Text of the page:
71. A proper signature

“We have learned how to spell our names. We are no longer ashamed. Now we can use the pen instead of marking papers with our thumbprint,” explain Alberta Toilee and Mary Horpoe from Liberia. The two women, like so many Liberians, did not go to school because of the long-lasting civil war. The war left about 70 per cent of the adult population illiterate.

The Finnish Refugee Council has helped establish a literacy programme in Liberia, and 30,000 people, most of them women, have learned how to read and write in 2011–2016. Literacy groups have also been created to help people learn everyday skills. During the Ebola outbreak, for example, the group members learned life-saving skills of how to protect against Ebola. Literacy improves people’s self-esteem, helps them found small businesses and give parents better opportunities to support their children’s schooling. The Liberian Ministry of Education recommends that the literacy programme and its educational material be used in adult education at national level. Finland supports the work of the Finnish Refugee Council from development cooperation funds.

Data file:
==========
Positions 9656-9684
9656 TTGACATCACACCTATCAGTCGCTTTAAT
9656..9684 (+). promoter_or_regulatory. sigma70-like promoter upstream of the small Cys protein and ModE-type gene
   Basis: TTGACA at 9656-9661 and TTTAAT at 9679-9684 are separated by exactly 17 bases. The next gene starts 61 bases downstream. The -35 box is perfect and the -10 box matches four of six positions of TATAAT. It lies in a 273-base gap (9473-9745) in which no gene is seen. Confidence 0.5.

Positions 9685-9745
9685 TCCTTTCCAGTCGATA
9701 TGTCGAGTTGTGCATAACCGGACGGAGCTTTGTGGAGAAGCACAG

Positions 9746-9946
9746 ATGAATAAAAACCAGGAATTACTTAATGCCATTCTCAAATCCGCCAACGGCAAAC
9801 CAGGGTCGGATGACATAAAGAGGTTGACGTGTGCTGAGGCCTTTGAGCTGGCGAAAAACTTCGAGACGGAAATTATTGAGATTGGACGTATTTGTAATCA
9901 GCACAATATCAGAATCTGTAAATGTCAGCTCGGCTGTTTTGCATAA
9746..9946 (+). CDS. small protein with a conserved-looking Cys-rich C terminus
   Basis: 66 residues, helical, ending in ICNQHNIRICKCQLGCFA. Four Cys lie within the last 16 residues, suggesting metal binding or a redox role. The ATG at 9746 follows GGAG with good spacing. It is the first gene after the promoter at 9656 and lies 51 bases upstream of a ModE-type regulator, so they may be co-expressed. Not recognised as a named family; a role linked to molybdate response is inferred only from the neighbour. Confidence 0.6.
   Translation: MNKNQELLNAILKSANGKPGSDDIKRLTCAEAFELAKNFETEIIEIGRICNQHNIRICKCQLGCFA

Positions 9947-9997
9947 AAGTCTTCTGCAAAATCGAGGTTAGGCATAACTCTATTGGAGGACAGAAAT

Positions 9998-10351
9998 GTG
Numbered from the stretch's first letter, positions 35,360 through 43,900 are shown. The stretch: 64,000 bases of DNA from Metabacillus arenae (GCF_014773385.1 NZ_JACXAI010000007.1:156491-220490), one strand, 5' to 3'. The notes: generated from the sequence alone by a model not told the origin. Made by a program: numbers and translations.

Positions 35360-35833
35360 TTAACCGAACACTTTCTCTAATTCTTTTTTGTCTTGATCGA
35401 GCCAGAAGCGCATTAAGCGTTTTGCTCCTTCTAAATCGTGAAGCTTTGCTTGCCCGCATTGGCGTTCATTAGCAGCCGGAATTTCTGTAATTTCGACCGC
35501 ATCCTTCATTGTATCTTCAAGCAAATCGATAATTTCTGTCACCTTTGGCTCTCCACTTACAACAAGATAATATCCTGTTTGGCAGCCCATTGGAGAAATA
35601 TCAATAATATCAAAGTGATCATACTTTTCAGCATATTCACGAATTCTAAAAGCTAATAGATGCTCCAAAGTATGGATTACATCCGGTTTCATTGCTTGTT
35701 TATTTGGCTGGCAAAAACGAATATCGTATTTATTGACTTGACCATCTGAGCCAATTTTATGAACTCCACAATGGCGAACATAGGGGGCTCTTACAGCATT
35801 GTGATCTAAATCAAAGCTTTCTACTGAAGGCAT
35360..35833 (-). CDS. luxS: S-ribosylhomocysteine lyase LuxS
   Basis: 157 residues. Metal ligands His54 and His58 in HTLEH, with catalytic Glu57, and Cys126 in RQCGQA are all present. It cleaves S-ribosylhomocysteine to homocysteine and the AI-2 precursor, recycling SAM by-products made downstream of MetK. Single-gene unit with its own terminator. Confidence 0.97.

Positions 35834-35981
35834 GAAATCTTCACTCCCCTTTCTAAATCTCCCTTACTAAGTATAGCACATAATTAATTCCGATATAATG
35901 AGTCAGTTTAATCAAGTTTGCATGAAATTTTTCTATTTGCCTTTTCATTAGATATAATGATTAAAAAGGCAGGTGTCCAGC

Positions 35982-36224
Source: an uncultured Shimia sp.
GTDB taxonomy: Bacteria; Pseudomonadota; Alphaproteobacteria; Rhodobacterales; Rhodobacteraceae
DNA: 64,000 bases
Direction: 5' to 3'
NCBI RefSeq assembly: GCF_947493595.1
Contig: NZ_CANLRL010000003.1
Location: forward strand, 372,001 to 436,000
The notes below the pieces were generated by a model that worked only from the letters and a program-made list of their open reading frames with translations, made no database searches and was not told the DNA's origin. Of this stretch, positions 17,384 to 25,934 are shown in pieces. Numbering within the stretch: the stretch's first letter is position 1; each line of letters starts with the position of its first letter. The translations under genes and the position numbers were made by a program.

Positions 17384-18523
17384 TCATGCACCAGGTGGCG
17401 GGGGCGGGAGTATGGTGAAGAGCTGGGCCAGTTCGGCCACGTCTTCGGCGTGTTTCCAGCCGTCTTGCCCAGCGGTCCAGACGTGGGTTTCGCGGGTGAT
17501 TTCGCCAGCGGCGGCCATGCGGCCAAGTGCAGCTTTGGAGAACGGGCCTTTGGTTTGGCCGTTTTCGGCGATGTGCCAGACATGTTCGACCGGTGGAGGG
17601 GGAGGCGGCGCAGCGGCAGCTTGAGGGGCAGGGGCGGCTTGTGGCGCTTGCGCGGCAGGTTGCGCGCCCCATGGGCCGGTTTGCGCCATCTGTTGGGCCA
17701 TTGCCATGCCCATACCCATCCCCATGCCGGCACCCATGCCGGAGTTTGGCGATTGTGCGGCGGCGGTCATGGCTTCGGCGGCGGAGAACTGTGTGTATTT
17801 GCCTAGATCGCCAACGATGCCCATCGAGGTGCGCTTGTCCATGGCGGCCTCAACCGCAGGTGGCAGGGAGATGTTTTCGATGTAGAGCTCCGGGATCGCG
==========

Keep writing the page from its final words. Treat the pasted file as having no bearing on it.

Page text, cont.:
Read more about how the Finnish Refugee Council works in Liberia

Photo: Finnish Refugee Council, graphics Juho Hiilivirta

Development policy priority Well-functioning society

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